Everyone loves a makeover
With technological changes advancing us forward at breakneck rates, and small startups rising to the top overnight, it only makes sense that a brand may want to occasionally update its look. A new design aesthetic and logo can reflect shifts in the company itself, as well as changes in consumer tastes and preferences. Everyone loves a makeover, right?
Not always. Consumers are notoriously stubborn about accepting new logos. This week, Uber unveiled its new logo, and people are, frankly, not loving it.
A “more mature” logo
According to a blog post by cofounder Travis Kalanick, when Uber created its logo – a stylized letter U on a black badge – they were, “a fundamentally different company.” Calling the old logo “distant and cold,” the new logo, which looks something like a backwards C with a black square in the middle, is supposedly “more substantial,” to reflect how Uber has “matured as a company.”
Uber has also changed its signature font to a “less fussy” and “more grounded and elevated” script that will “help you see Uber from afar,” and will look better on mobile screens. Facebook recently tweaked its logo for the same reason – small screens require simple design.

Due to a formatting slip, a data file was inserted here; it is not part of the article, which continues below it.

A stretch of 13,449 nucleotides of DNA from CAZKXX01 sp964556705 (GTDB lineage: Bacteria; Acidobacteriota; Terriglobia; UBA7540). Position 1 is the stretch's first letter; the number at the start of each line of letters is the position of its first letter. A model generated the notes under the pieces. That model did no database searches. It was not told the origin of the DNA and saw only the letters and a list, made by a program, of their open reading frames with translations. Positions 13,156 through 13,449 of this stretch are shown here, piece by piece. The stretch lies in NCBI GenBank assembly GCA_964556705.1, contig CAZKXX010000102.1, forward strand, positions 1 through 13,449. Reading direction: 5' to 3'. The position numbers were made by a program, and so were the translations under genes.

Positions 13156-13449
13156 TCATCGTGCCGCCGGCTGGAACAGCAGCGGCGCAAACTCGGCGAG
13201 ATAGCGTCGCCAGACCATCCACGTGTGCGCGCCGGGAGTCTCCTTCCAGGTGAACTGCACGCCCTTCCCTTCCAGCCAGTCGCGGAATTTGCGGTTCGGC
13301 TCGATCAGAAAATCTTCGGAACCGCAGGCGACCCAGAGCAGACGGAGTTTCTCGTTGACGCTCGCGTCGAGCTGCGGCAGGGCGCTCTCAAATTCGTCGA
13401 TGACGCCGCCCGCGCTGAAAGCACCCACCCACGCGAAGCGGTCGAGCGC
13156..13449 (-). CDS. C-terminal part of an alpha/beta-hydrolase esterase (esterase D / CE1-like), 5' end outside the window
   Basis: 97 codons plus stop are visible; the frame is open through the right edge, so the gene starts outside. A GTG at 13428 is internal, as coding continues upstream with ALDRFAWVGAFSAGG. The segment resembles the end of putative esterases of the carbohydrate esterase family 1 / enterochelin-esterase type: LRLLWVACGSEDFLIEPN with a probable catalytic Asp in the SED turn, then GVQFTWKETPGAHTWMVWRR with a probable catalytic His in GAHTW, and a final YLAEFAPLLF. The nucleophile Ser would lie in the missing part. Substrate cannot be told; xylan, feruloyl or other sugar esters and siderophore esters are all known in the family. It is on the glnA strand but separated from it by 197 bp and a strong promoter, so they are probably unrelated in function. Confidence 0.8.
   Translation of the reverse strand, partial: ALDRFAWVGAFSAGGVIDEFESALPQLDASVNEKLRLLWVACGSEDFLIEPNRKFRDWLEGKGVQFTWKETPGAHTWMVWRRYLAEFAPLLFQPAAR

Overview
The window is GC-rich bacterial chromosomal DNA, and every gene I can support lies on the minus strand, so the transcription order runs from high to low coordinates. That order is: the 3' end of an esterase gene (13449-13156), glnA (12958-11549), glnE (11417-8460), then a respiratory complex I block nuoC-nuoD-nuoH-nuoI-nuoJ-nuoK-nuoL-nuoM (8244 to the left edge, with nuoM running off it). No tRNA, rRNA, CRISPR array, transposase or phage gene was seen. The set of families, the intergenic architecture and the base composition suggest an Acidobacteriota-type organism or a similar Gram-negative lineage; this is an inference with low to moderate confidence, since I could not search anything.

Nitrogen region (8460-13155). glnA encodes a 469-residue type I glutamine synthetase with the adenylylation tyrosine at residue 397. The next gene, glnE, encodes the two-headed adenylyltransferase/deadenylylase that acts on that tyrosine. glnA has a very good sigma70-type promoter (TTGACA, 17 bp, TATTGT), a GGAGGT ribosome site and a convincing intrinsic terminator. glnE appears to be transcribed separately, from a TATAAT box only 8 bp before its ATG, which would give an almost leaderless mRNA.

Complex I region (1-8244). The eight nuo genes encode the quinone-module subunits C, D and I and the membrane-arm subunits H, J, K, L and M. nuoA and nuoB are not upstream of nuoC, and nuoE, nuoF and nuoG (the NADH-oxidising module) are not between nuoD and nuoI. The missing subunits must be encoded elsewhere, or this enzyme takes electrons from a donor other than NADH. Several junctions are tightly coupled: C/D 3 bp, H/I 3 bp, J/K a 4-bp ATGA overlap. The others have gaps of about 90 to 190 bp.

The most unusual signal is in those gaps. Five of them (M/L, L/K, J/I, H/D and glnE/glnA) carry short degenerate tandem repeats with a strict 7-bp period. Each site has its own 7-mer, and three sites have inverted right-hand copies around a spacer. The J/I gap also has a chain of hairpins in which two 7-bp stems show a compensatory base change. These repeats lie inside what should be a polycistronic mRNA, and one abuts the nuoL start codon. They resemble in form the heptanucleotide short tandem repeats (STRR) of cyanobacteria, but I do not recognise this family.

“Bad and makes zero sense”
The makeover includes more than just a logo change: the company also apparently “spent months researching architecture, textiles, scenery, art, fashion, people and more” to create different color schemes and patterns “for the countries where Uber operates.”
Consumers took to Twitter to tease Uber about its new logo. Users compared the design to the logo for Robocop or to a Pokémon ball. One user flat out stated, “New @Uber app log is bad & makes zero sense.”
Sarcastic tweets are still good publicity
Experts also weighed in. Susan Cantor, president of Red Peak Branding, told Digiday, “Unfortunately, I don’t think the new design helps… It feels like a map icon or a navigation tool — nothing more — and by failing in design, Uber has undermined the larger strategic platform they want and need to communicate.”
Consumers also gave AirBnB hell about its recently adopted logo, but it didn’t seem to damage the company’s profit margin, proving that even some sarcastic tweets are still good publicity.